Lawn Alternatives and Lawn Care Tips That Will Save You Money

Lawn weed and feed


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Lawn weed and feed

Low-Maintenance Lawns

It’s no secret that lush green lawns are not a friend of the environment. Gas mowers give off emissions. About 30 percent of a household's water use is spent maintaining lawns and gardens. Fertilizers can contaminate ground water. Thankfully, there's a better way. In fact, there are plenty of lawn alternatives that result in a pretty yard with less environmental harm. Read on for our lawn care tips.

Related: Cheap Ways to Add Curb Appeal to Your Home

Using lawn mower

Limit Turf Grass

One way to use less resources is to use turf grass strategically, according to the Environmental Protection Agency (EPA). For example, install turf grass in a play area. Try to find low-water grass for your region. If you do keep some grass, adopt low-maintenance habits.

Related: Horror Stories of Lawn Disputes Between Neighbors

Closeup hand of person holding abundance soil for agriculture or planting peach concept.

Fertilize Responsibly

Nitrogen and phosphorus in fertilizers are among the biggest environmental challenges. They harm aquatic ecosystems, contaminate drinking water and produce air pollutants like ammonia and ozone. The EPA recommends:

  • Not using more than the recommended amount.
  • Applying fertilizer on calm days, as wind and rain can move the fertilizer.
  • Filling fertilizer spreaders on hard surfaces like a sidewalk or driveway so it’s easy to clean up spills.

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Grass for pet food

Use Low-Maintenance Seed

Some grass types, like the popular Kentucky bluegrass, are high maintenance. They require consistent watering, mowing, and fertilizing to stay lush and green. Other seeds need far less. Fescues are low maintenance. Buy the seed alone or as part of a blend designed for your region.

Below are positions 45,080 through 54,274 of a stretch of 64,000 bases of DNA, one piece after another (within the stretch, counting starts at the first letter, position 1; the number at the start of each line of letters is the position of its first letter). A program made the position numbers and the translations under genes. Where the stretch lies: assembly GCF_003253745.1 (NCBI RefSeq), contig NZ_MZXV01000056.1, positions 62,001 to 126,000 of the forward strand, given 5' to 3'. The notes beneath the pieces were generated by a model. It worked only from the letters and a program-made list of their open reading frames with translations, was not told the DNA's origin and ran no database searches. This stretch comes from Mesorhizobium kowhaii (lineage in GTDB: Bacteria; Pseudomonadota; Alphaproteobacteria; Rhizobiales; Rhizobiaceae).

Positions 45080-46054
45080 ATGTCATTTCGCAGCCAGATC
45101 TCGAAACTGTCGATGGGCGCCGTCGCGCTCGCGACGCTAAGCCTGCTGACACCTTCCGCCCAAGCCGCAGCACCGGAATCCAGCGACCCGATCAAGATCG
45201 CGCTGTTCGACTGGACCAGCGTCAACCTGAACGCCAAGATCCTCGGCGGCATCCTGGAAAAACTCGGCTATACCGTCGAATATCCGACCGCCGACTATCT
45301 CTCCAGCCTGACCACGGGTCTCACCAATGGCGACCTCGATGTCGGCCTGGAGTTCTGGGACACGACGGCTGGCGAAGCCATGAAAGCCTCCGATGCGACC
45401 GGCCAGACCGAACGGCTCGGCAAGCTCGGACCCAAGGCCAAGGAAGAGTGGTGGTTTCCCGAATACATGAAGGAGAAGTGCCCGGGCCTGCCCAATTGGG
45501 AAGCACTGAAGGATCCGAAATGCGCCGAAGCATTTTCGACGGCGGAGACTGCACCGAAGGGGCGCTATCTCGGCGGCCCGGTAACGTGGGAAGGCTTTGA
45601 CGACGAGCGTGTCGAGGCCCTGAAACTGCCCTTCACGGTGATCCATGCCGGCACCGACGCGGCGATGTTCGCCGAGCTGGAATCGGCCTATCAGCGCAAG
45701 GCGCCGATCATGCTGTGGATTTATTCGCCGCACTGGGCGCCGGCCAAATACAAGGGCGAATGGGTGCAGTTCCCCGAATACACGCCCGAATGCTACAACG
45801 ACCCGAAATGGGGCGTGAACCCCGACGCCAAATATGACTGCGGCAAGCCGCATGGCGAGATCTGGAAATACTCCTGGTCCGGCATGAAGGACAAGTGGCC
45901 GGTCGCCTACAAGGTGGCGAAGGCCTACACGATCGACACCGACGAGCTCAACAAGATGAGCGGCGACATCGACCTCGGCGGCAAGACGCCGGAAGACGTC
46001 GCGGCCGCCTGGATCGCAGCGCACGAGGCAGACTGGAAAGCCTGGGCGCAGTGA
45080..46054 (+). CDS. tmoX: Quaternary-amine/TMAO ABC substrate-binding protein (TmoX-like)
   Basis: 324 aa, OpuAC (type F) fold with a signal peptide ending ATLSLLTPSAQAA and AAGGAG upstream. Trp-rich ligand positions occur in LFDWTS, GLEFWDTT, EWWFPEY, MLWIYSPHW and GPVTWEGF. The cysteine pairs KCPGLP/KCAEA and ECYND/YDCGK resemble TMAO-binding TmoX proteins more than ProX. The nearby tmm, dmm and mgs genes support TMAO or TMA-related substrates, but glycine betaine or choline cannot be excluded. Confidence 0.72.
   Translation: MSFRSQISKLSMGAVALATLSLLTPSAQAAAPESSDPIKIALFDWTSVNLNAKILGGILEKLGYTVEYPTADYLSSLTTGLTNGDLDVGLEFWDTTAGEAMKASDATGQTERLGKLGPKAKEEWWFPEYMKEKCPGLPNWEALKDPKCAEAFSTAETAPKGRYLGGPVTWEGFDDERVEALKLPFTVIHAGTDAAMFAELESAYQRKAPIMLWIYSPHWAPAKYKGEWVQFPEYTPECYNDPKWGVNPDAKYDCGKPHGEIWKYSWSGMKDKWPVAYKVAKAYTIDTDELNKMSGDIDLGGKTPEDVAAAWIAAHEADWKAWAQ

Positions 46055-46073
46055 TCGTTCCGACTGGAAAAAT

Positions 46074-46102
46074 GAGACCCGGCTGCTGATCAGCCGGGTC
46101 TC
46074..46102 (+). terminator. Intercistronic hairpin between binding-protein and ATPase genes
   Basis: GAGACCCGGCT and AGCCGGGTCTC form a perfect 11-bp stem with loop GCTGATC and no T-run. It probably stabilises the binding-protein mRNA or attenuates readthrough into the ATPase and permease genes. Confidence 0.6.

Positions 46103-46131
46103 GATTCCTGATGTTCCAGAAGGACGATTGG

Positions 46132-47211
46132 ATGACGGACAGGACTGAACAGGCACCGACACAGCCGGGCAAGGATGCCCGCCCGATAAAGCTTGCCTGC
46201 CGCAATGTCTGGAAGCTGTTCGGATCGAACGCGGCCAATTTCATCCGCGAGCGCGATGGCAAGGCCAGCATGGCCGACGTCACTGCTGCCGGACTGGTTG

In the South: Try bahiagrass, St. Augustine grass, and buffalograss.

In the West and Midwest: Try fescues, ryegrass, and creeping bentgrass. 

lawn mower cutting grass

Mow High

Don’t go below two inches when mowing the lawn. Slightly longer grass encourages the roots to grow stronger and deeper, which helps the grass survive during droughts and low-water times of year. Aim high, particularly in the hottest summer months, then trim the lawn at a four- or five-inch setting.

Green grass being watered with automatic sprinkler system sunny day

Get Smart About Watering

We’ve all seen neighbors run sprinklers — even when it’s raining — and let the water run into the sidewalk and the street. Use smart sensors on your automatic timers or irrigation system, which detect when water use is necessary. Another option is hand watering with a hose for those areas that are tough to reach with a sprinkler.

green  grass on a lawn

Water Only As Needed

Try to break the daily watering habit and use the sprinkler only when needed. You’ll know because when you step on the grass, you’ll still see your footprint several minutes later. Another trick is to put a one-inch-high can (like a tuna can) on your lawn. If it’s full of water after a week, the combination of watering and rain was sufficient. Empty the can the same day each week.

artificial green grass

Start Small With Lawn Alternatives

Alternative groundcovers might use less groundwater, but they still take time and money to install. There’s no need to rip out your entire lawn in one year, said Dan Shaw, senior ecologist and vegetation specialist at the Minnesota Board of Water and Soil Resources. Choose one section at a time and pick a lawn alternative that fits the climate where you live and the lifestyle you lead.